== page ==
Severe weather exercise also set for this month
Douglas County Emergency Management will offer a training session for severe weather response on March 26.
The Weather 101 course begins at 7 p.m. at the Lawrence Arts Center, 940 N.H. The event is free and open to the public. All-hazard radios with on-site programming will be sold at cost at the event.
For more information, visit the Department of Emergency Management's Web site.
Late this month, Kansas will be plagued by a series of disasters.
It will only be a drill.
“The purpose is to test the abilities of hospitals and local health departments to work in coordination with our Homeland Security partners, like law enforcement and emergency management,” said Mike Heideman, spokesman for the Kansas Department of Health and Environment.
During the week of March 23, a different disaster scenario will be played out each day. Many counties, including Douglas County, will participate in some of them.
On the final day of the exercises, March 27, Douglas County will practice dealing with at least 200 people who show up to volunteer to help with a disaster recovery effort but aren’t affiliated with any local group. It’s a scenario that played out following tornadoes in Greensburg and Chapman, Douglas County Emergency Management Director Teri Smith said.
“We have a plan already in place for this but we’ve never tested it,” she said.
In Douglas County, it would be the job of the Roger Hill Volunteer Center to screen the prospective volunteers and determine where to assign them for work. On the day of the exercise, Roger Hill employees and volunteers will set up in Building 21 at the Douglas County 4-H Fairgrounds, 2110 Harper St., to practice screening. The public is invited to show up and play the role of the unaffiliated volunteers.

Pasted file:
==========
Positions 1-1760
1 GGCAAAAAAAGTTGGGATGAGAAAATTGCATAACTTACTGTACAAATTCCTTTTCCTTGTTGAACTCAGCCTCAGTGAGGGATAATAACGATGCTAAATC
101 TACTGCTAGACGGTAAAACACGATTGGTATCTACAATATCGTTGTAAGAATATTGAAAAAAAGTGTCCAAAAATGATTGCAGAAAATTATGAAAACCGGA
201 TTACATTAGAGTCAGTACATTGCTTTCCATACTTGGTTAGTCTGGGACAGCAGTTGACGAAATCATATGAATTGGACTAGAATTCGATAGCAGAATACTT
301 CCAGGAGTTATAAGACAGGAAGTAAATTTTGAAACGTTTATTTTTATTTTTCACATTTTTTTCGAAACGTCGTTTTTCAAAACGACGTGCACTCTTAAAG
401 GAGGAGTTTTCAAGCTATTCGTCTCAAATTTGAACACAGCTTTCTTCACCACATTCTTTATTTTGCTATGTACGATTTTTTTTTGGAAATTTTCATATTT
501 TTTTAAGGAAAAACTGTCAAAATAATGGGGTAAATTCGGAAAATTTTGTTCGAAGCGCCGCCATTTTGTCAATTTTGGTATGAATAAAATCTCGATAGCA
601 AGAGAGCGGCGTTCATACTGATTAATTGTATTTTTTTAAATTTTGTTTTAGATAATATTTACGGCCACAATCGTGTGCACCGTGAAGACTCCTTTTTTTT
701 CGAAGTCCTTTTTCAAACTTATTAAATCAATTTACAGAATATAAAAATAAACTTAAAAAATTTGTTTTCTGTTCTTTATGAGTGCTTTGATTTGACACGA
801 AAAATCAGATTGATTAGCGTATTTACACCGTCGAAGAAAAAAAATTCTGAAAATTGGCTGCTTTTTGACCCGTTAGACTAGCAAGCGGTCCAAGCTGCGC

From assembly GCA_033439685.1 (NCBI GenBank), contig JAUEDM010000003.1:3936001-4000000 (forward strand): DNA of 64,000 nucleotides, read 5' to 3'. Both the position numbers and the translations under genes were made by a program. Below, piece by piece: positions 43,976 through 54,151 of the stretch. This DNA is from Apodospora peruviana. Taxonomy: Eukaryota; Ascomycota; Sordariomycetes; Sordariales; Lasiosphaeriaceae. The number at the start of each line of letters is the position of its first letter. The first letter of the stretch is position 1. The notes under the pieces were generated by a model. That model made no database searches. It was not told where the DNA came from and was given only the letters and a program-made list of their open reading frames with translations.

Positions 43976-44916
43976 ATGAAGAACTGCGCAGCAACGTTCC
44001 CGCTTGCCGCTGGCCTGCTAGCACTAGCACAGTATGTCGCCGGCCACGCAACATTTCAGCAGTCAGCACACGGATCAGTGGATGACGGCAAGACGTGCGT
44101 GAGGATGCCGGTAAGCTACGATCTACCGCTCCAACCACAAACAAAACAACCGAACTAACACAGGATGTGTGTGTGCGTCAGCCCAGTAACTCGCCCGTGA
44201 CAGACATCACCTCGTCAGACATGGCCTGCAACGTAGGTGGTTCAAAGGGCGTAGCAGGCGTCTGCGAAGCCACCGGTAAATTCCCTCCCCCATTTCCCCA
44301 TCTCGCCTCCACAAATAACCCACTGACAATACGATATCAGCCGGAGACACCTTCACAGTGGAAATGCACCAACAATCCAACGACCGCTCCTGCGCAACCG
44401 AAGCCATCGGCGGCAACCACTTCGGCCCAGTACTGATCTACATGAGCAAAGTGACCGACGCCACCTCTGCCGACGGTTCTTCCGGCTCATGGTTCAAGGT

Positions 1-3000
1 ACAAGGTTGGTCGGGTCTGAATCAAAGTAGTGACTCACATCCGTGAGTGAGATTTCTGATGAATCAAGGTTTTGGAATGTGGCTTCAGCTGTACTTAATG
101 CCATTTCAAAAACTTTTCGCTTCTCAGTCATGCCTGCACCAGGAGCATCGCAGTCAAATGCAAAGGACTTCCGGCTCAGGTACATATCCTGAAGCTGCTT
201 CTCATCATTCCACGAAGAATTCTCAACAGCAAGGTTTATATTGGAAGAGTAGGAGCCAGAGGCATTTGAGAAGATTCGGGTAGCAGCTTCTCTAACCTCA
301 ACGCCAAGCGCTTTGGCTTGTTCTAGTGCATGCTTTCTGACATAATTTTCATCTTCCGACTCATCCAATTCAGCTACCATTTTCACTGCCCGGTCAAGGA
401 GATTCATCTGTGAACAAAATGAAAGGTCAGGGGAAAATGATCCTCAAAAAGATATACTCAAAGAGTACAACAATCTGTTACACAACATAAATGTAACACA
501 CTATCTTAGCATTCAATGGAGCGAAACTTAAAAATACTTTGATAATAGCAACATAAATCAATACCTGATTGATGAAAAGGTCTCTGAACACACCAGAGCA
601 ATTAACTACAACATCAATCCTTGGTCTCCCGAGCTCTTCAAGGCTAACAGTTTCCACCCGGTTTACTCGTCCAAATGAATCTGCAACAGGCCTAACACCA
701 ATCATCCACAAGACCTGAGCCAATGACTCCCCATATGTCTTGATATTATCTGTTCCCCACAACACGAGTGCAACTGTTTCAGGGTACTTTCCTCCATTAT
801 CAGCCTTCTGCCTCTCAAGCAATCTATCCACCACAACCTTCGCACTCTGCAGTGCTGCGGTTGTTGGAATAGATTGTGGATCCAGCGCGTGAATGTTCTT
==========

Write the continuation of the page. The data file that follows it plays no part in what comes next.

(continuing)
“We’re going to see what it would be like to manage 200 volunteers, get them identified and checked out,” said Anna Forester, a representative of Americorps VISTA, who works at Roger Hill.
Also on that day, the Lawrence-Douglas County Health Department will conduct a drill for dispensing medication to the public at Free State High School, 4700 Overland Drive. The public will also be invited to show up there to participate as the recipients of the medication. No medications will actually be given out.
Other exercises that week will involve counties simulating the ordering of medical supplies from federal caches predeployed in different areas of the country. Hospitals will practice dealing with an onslaught of patients.
Details about specific disasters or epidemical outbreaks won’t be released to the counties until the week of the exercises, Heideman said.
“An important part of this is building relationships with our partners,” Heideman said. “If something were to happen, people in different sectors would know who to talk to and already have a business relationship developing with the people they would be working alongside. Everybody won’t be meeting each other for the first time in a bad situation.”